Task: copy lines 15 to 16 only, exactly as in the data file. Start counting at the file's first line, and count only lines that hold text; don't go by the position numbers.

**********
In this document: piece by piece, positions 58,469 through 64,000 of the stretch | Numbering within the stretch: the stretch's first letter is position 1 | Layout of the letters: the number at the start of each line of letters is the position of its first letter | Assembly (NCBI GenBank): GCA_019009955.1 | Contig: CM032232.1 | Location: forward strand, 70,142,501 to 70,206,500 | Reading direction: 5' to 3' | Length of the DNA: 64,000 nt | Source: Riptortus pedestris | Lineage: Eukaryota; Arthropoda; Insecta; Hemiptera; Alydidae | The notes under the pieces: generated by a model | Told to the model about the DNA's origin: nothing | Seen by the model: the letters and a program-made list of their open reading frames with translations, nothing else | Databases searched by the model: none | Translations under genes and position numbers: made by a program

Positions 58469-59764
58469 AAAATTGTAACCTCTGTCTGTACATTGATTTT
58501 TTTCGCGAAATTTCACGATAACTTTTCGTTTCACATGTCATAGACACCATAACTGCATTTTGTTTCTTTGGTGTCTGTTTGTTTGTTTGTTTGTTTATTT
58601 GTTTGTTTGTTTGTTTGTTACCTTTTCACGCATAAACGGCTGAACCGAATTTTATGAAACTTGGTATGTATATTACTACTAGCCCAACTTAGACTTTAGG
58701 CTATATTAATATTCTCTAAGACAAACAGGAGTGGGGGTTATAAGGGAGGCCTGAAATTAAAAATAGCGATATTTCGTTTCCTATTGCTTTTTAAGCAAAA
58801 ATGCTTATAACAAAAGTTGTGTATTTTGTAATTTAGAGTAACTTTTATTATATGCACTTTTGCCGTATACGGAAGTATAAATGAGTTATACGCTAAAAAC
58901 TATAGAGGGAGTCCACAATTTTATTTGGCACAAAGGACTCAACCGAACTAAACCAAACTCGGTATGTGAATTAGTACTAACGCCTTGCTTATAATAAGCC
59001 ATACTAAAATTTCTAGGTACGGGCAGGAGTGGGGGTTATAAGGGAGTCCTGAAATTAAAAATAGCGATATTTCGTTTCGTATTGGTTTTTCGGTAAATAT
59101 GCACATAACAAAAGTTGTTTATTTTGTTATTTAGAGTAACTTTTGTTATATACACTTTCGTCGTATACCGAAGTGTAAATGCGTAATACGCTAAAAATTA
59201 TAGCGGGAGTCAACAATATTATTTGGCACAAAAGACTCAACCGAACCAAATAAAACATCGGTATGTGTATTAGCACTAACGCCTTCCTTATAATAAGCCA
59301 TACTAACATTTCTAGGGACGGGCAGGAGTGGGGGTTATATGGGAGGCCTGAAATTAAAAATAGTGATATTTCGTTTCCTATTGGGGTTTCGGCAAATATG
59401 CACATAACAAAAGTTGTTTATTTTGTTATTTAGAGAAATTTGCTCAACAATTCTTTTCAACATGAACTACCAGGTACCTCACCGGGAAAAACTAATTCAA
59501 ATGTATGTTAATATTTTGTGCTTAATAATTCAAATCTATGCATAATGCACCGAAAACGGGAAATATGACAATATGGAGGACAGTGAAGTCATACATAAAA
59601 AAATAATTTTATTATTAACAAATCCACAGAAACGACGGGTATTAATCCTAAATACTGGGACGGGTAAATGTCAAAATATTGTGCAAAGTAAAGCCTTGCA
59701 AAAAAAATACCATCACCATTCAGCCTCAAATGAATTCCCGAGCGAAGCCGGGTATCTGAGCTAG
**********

59601 AAATAATTTTATTATTAACAAATCCACAGAAACGACGGGTATTAATCCTAAATACTGGGACGGGTAAATGTCAAAATATTGTGCAAAGTAAAGCCTTGCA
59701 AAAAAAATACCATCACCATTCAGCCTCAAATGAATTCCCGAGCGAAGCCGGGTATCTGAGCTAG